He added that “living in a community that continues to marginalize us based on our sexual orientation, (leaves us) in a constant state of fear and anxiety.”
Bhule appealed for urgent help, insisting the existing condition is unbearable.
“We hope our pleas for help are heard and immediate action is taken to secure our safety. The current circumstances necessitate relocation from the Kakuma Refugee Camp to a more accepting and secure environment where we can exercise our human rights freely and without fear,” he said.
BNG reached out to UNHCR about Bhule’s complaint.
Eujin Byun, UNHCR’s global spokesperson and senior communications officer, responded: “The security and well-being of refugees, including those with an LGBTQ profile, is our priority. LGBTIQ refugees can access various mechanisms to report protection or security incidents, with UNHCR and partner staff trained on the specific aspects of handling protection issues for persons with this profile. Refugees can access UNHCR’s country-wide toll-free 24-hour helpline, dedicated UNHCR protection email accounts in Nairobi, Dadaab and Kakuma, and partner-managed helplines and designated contacts.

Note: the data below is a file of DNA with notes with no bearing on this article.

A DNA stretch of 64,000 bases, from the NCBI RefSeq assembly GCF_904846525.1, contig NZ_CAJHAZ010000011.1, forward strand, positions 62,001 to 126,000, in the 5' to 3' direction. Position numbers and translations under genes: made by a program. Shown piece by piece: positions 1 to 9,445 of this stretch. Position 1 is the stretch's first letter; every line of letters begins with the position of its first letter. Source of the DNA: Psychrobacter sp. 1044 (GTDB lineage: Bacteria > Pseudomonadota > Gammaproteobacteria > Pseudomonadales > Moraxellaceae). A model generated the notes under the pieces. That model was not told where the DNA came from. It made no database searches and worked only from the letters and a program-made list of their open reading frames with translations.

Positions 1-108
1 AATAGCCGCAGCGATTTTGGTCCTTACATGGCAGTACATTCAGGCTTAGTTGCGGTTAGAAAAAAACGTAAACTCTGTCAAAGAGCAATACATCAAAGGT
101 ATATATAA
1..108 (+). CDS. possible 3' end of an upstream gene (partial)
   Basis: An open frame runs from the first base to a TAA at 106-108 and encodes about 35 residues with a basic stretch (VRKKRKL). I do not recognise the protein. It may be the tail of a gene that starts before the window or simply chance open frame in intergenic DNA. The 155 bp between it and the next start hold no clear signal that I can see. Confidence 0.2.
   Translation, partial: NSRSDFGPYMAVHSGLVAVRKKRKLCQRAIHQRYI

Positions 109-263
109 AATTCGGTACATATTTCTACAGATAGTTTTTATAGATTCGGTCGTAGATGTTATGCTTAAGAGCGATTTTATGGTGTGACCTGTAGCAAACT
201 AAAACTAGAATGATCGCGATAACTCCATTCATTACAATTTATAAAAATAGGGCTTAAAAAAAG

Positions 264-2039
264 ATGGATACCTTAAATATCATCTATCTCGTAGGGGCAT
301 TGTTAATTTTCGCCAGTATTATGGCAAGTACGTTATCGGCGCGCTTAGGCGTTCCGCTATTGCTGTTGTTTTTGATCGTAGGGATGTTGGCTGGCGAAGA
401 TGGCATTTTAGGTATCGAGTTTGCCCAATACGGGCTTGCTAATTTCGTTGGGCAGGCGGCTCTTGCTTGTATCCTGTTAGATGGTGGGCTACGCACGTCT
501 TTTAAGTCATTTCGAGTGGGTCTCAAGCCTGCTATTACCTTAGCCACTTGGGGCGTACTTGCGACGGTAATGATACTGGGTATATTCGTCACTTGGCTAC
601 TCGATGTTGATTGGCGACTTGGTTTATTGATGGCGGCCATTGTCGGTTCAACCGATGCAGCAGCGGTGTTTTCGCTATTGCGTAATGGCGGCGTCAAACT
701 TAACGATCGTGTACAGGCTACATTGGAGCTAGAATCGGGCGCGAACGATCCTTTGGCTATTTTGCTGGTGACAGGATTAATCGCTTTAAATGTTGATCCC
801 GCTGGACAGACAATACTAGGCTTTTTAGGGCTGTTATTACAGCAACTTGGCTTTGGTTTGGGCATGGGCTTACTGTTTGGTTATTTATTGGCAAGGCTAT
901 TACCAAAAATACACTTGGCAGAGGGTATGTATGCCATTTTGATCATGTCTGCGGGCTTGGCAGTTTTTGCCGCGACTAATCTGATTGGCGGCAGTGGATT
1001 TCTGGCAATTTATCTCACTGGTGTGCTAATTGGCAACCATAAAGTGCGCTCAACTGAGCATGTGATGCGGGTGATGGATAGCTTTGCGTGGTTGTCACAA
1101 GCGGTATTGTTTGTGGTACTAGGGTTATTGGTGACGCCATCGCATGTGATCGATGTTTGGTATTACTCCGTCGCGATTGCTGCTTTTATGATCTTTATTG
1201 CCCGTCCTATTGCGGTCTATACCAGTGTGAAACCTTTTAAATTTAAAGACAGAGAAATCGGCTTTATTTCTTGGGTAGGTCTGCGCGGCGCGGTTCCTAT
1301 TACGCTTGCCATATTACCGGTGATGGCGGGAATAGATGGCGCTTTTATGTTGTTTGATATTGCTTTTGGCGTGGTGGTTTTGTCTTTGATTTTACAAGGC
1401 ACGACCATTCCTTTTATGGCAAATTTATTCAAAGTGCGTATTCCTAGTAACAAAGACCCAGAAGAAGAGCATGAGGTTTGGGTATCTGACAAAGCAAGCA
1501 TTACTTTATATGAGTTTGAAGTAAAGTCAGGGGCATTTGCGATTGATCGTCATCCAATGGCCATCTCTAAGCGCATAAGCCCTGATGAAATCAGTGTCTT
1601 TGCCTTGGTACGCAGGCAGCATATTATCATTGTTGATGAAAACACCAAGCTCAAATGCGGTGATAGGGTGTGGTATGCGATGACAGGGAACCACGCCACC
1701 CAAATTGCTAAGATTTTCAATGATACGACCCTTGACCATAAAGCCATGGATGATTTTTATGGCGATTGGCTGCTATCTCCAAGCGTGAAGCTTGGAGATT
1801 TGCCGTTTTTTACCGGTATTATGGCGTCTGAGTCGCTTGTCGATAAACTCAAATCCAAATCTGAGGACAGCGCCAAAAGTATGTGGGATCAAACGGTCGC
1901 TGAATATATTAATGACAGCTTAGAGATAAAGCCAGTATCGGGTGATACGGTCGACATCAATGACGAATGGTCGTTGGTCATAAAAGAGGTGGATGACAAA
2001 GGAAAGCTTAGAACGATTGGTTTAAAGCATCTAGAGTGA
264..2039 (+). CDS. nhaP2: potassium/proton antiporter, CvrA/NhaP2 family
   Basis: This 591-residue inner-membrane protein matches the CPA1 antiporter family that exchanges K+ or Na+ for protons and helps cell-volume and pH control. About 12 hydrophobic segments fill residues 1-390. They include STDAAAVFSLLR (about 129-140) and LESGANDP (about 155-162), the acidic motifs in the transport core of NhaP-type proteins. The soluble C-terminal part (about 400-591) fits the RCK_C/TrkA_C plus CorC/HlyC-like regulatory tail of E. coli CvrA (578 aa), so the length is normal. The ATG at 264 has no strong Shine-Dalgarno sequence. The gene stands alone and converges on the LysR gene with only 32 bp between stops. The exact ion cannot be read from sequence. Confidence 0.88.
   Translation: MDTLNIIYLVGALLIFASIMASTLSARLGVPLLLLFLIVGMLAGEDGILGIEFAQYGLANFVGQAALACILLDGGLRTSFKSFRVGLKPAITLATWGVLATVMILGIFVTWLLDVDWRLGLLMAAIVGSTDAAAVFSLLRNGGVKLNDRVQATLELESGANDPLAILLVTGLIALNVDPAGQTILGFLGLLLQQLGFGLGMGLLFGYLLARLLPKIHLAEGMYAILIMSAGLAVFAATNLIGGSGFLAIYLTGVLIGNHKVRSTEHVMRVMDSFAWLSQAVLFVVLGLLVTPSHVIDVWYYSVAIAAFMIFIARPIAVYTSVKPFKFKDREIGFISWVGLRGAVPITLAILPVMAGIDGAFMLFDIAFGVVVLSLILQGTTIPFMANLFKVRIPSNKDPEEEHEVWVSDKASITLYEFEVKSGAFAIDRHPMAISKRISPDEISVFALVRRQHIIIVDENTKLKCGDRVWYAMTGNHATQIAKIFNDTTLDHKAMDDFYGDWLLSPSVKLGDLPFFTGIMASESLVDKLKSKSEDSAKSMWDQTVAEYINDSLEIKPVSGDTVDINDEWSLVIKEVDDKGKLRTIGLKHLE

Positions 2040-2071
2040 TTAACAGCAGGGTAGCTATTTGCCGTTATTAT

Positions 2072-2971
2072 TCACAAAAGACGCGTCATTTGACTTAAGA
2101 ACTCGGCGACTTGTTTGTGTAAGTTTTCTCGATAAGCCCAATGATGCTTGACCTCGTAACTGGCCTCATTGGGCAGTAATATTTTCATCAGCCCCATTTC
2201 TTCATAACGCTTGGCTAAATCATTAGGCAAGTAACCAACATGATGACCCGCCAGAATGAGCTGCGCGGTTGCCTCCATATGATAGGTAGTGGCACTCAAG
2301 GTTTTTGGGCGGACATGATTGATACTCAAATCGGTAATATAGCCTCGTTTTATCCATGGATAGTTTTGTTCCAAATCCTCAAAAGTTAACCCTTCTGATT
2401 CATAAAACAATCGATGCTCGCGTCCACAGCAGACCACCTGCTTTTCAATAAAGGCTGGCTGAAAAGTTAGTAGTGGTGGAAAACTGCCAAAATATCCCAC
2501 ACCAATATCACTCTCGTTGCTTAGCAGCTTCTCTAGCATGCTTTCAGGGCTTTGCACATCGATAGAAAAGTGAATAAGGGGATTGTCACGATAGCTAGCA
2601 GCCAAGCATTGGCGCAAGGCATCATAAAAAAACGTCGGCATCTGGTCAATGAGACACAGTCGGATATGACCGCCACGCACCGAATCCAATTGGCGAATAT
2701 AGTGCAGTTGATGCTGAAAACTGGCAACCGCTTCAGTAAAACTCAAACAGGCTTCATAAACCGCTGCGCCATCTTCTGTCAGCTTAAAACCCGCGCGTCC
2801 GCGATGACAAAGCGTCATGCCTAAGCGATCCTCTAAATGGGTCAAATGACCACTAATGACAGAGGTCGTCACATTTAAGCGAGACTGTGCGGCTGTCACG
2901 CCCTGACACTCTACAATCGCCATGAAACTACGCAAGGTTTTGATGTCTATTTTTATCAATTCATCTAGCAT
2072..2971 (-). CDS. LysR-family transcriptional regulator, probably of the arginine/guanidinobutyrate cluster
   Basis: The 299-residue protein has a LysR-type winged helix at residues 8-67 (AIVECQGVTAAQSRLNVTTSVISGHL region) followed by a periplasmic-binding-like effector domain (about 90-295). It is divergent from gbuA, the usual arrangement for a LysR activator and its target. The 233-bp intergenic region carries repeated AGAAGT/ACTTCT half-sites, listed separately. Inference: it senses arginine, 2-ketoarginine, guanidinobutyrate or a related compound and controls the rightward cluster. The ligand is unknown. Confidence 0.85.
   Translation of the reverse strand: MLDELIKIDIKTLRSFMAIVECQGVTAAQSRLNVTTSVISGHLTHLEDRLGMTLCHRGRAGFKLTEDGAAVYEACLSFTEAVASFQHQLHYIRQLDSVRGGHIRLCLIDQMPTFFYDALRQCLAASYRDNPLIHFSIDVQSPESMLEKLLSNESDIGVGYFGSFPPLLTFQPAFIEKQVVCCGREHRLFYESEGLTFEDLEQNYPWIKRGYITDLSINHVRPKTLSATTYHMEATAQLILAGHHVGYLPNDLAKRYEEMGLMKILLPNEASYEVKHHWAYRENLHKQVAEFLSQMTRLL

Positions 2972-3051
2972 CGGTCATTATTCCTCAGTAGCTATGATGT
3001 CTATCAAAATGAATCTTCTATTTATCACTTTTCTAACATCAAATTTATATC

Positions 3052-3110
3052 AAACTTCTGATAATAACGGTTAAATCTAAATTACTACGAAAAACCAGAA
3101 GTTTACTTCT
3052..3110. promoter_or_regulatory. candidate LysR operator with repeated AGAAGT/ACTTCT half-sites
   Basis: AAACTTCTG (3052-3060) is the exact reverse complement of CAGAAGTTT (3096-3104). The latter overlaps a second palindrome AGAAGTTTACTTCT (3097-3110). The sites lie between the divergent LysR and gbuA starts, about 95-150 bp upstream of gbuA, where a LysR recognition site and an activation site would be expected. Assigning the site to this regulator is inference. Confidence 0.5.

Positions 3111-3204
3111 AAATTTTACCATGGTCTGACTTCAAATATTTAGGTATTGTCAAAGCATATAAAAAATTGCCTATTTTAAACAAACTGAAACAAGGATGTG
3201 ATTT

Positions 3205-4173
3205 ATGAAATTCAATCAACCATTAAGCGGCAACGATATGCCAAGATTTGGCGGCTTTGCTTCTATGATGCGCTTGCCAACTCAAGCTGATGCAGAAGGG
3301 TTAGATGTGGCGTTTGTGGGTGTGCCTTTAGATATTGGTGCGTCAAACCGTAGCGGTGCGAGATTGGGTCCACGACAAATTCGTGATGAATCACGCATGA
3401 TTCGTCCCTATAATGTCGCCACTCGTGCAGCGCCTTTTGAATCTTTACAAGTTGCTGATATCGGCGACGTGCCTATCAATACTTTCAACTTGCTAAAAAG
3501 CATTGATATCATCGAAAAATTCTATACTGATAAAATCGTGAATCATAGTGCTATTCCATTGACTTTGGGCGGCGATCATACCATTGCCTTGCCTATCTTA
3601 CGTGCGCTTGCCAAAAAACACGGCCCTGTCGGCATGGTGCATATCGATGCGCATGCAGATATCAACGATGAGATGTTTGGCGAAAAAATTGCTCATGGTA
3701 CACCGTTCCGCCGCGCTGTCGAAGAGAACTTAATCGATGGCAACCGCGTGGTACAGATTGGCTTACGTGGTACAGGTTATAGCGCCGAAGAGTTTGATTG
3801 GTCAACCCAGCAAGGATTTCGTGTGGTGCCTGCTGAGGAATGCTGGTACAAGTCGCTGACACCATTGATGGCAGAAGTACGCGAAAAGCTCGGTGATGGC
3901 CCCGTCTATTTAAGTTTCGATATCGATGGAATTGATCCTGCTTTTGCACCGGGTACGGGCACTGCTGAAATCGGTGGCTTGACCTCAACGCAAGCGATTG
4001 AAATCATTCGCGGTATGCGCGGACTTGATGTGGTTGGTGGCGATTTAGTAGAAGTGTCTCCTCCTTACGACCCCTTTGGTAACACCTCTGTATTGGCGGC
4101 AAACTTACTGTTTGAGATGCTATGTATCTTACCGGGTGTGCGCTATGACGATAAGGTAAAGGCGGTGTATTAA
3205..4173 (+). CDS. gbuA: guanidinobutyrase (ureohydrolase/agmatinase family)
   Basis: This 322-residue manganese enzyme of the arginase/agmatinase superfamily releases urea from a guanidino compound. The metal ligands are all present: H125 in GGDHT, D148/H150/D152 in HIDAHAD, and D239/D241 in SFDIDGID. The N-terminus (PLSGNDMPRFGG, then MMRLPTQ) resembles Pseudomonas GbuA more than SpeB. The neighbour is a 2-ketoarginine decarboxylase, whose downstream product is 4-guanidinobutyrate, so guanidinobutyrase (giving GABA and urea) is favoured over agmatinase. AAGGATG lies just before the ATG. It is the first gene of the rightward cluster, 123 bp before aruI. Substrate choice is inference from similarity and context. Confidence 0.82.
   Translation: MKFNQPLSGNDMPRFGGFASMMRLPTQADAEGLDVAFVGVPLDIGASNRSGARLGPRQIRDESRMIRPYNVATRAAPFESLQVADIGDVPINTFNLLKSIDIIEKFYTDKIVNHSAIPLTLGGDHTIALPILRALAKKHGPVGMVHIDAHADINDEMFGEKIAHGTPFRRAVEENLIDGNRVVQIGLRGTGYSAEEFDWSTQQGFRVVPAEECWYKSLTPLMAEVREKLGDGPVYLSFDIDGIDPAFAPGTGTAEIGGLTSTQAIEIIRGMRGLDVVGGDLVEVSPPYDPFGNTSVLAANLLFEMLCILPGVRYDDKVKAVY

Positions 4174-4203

“For safety reasons and to avoid drawing unwarranted attention, we have encouraged the integration of LGBTQ refugees within the broader refugee community and in a number of instances have facilitated their relocation to other parts of the camps to address protection concerns,” she added. “However, a small group has preferred to settle together in one specific area where UNHCR has increased the presence of community volunteers to help mitigate risks.”
Through working with Kenya’s Department for Refugee Services and other partners, “we have noted a significant decline in the number of protection incidents reported by members of the LGBTQ community in recent months,” Byun said.
Asked what UNHCR thinks of the anti-homosexuality bill recently adopted in Uganda and the proposed Family Protection Bill currently before the Kenyan parliament, Byun said: “People should not face persecution on the basis of their sexual orientation, gender identity, gender expression, and/or sex characteristics. LGBTQ people are entitled to the same human rights as all other human beings and should be protected from discrimination, violence and all forms of abuse.”
It remains to be seen whether Kaluma’s bill will make it beyond the legislative chamber to President William Ruto’s desk.
According to a report by the BBC’s Evelyne Musambi, Ruto is Kenya’s “first evangelical Christian president” and holds strong views against gay rights.
The BBC reported: “In 2015, ahead of a visit by then-U.S. Secretary of State John Kerry, he told a congregation in Nairobi that ‘Kenya is a republic that worships God. There is no room for homosexuality in Kenya.’”
Anthony Akaeze is a Nigerian-born freelance journalist who lives in Houston. He covers Africa for BNG.